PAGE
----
Themes in The Canterbury Tales
Church corruption: By the late 14th century, Catholicism had become the dominant religion across Europe. The Catholic Church had overwhelming influence over politics, art, education, and society. For this reason, the church was enormously wealthy. Its ostentatious display of wealth led many to criticize the church as being corrupt, especially in a time when many people were dying, starving, and unable to work. A particularly hypocritical church practice was the selling of indulgences. People would buy indulgences from the church in order to ensure that their soul would reach heaven quickly after death instead of remaining in purgatory. There were many opportunities for priests and other high-ranking members to take advantage of people. Many stories and characters within Chaucer’s tale demonstrates a severe social critique these types of corruptions within the Catholic Church.
Courtly Love vs. Sexual Desire: Courtly love was a literary trope in medieval Europe used to invoke ideas of chivalry and nobility. It generally featured a knight who loved a married noble woman. The love was absolute and ennobling, but always unrequited. This type of devotion, self-sacrifice, and passion was meant to mimic the knight’s love for the monarch and God. In many of Chaucer’s stories, the ideals of courtly love come up against themes of indulgence in sexual desire. This tension demonstrates the disconnect between the ideals of the society in which Chaucer lived and the reality in which people actually lived.
Themes Examples in The Canterbury Tales:
This means that giving money is a sign that one has confessed and purged one's soul of sin. However, in Catholic Church doctrine, it is not confession and payment for confession that relieves sin but honest repentance for that sin. Here, Chaucer ventriloquizes the Friar's argument in order to demonstrate his corruption and hypocrisy. This corrupt member of the clergy highlights one of the main themes in Chaucer's text of Church corruption.
A plowman is a farm laborer or rustic peasant, generally one who drives a cattle plow to till soil. Notice that characters who are lower in the social order are described with less sarcasm and irony. This could suggest a social critique that the upper classes are more corrupt and hypocritical while the poor workers are more genuine.
John seems to have the worst fate in this tale because he is both physically injured and ridiculed. This suggests that the moral of the Miller's crude tale is that one should never marry outside his station. This summary at the end could also signify that the Miller wants to give his tale the significant "happily ever after ending" that concluded the Knight's tale. However, the moral he creates once again shows his low class as his tale does not lend itself so easily to morals.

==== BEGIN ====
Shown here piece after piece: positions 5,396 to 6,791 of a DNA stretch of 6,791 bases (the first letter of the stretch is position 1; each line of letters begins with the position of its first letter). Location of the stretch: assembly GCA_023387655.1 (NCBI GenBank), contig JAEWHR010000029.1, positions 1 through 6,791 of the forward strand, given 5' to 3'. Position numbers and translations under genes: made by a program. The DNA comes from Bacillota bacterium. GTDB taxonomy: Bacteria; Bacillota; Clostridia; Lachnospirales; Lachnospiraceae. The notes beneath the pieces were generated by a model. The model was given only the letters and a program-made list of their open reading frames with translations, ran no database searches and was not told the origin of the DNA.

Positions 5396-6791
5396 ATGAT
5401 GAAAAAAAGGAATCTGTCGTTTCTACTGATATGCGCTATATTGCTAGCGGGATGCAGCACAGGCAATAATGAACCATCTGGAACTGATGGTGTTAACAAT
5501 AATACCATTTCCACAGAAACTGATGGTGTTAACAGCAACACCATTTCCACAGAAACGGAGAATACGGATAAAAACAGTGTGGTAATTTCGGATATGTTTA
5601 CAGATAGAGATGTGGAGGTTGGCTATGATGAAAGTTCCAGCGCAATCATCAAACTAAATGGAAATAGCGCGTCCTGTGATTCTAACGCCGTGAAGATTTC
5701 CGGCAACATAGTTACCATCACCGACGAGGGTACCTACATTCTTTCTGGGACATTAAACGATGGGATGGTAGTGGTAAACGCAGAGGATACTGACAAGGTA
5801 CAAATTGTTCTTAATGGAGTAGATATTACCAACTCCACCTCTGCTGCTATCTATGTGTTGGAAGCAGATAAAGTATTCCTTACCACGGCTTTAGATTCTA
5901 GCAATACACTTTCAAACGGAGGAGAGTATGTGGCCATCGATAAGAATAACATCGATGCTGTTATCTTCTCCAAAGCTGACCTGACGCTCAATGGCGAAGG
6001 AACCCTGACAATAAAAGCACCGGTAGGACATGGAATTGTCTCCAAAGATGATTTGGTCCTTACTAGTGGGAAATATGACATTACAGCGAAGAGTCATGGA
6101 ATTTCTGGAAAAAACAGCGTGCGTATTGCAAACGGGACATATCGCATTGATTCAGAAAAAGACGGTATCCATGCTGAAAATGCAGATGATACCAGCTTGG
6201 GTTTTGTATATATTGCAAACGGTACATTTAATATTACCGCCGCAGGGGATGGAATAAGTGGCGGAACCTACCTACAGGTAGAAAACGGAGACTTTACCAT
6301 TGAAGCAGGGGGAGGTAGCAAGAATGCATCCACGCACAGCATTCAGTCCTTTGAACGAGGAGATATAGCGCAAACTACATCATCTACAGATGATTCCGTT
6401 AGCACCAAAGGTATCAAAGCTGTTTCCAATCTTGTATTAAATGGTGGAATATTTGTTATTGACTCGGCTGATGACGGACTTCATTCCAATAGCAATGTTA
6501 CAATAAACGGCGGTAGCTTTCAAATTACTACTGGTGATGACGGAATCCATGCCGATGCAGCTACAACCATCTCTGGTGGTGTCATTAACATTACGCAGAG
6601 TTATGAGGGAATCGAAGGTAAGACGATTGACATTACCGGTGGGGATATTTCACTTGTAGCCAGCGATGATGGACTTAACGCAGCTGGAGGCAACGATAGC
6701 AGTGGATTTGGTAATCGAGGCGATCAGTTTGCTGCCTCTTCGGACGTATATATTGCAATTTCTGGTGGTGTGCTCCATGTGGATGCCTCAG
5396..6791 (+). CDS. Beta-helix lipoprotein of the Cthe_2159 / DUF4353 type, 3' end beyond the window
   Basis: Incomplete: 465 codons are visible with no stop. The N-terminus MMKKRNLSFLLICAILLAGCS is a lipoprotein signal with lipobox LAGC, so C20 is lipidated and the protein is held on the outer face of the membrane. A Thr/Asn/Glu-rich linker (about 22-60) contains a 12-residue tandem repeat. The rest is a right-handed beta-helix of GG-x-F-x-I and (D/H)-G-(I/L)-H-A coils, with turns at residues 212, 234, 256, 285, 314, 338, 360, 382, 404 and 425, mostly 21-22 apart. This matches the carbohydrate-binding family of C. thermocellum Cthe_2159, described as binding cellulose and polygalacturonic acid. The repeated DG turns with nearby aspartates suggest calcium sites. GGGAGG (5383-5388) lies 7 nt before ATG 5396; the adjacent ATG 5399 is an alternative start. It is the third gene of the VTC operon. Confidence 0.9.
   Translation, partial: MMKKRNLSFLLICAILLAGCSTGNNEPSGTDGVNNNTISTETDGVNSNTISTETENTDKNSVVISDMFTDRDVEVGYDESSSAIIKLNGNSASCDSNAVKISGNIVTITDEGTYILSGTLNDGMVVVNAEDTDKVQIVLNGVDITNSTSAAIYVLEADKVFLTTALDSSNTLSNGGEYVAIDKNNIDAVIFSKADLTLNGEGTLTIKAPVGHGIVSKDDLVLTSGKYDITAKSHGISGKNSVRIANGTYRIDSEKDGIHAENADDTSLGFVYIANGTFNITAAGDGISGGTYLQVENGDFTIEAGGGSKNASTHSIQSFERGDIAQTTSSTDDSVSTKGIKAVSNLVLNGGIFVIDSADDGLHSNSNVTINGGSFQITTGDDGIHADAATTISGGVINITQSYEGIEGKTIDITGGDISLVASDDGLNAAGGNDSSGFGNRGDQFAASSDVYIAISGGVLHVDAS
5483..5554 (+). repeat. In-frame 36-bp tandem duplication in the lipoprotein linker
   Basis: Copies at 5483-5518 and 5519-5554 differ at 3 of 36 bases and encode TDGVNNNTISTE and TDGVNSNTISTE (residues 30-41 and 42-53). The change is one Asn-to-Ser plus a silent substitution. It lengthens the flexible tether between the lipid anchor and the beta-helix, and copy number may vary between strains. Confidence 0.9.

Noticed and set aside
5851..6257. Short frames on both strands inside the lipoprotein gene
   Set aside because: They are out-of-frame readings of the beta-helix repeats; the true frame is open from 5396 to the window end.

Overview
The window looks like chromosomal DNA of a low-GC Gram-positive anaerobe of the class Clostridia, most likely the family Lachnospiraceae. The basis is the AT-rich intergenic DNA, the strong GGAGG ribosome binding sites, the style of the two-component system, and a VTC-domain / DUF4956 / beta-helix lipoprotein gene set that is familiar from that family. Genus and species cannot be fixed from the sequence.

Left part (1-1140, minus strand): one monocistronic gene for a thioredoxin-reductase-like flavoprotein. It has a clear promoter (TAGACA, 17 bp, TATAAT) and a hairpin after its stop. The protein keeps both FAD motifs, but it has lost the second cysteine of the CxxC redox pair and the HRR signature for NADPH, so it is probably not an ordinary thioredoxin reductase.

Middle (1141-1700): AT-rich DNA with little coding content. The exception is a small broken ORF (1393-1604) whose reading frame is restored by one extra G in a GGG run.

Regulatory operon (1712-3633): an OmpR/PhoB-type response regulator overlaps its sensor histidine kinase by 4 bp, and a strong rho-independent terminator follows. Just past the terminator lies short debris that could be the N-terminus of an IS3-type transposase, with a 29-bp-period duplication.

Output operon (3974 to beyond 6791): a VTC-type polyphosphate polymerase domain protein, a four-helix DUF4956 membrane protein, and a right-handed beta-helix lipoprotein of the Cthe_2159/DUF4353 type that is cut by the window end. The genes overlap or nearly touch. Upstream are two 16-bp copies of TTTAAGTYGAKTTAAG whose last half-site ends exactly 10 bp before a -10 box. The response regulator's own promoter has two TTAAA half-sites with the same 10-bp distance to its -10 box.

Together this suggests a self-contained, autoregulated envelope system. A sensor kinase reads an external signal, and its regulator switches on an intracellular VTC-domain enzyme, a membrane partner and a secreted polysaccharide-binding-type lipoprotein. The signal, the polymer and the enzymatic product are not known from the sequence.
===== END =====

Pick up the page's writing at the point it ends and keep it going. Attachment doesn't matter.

Here the Wife demonstrates the importance of perspective in shaping a narrative. She notices that because stories about women are written by men, women are perceived as wicked. In this acknowledgement, the Wife denies that women are by nature evil or deceitful. This acknowledgement is interesting coming from a female character written by Chaucer, a male author. It highlights the theme of perspective and its ability to shape a narrative, which is prevalent throughout Chaucer's Canterbury Tales
Since the wife tells us at the beginning of this tale that the world has lost its supernatural magic, scholars have debated whether or not the wife actually transforms into a young and beautiful woman, or the knight simply perceives her as beautiful now that she has power in their relationship. Notice again that perspective shapes the story that we are given.
Notice that the knight does not seem to be asking women what women love most. Much like the husband and the book that the Wife described in her prologue, the knight is looking to male authorities to know women's minds.
The Knight's ability to save this situation at the end of the tale reinforces the image of him presented in the General Prologue. He seems to be one of the only pilgrims who is true to his nature and rank. The favoring of this Knight and the depiction of this church official as vile suggest a very strong social critique theme.
Notice how the Pardoner's rhetoric tries to transform the action of the pilgrims giving him money into a favor that he does for them. This rhetorical appeal seems to fail because it is obviously an attempt to profit off of them rather than save their souls. In this way, Chaucer's larger rhetorical strategy comes through: in making the Pardoner an unsuccessful and transparently greedy character, Chaucer is able to show his audience church hypocrisy and reinforce his theme.
Until this point, the Pardoner has told a straight forward exempla that demonstrates the slippery slope of indulging in one's vices and teaches a moral tale. However, rather than concluding in a moral message that will help his listeners live more virtuous lives, the Pardoner concludes his tale by telling his listeners that the only way they can avoid this fate is by buying an indulgence from him. This turn demonstrates the Pardoner's hypocrisy and demonstrates Chaucer's larger theme that church officials are corrupt.
Notice how quickly the rioters forget their vow to kill death in the presence of money. Their willingness to abandon their noble (if not foolish) quest demonstrates the weakness of their moral characters. This foreshadows their downfall and the Pardoner's ultimate theme that greed is the most dangerous vice of men.
Rather than grapple with serious philosophical questions about God, the Nun's Priest blames women and their bad advice for Chanticleer's coming misfortune. This is a complete reversal of the vision of women presented in the Wife of Bath's tale, in which female advice saves the Knight from execution. Notice how the stories take up and change each other's themes.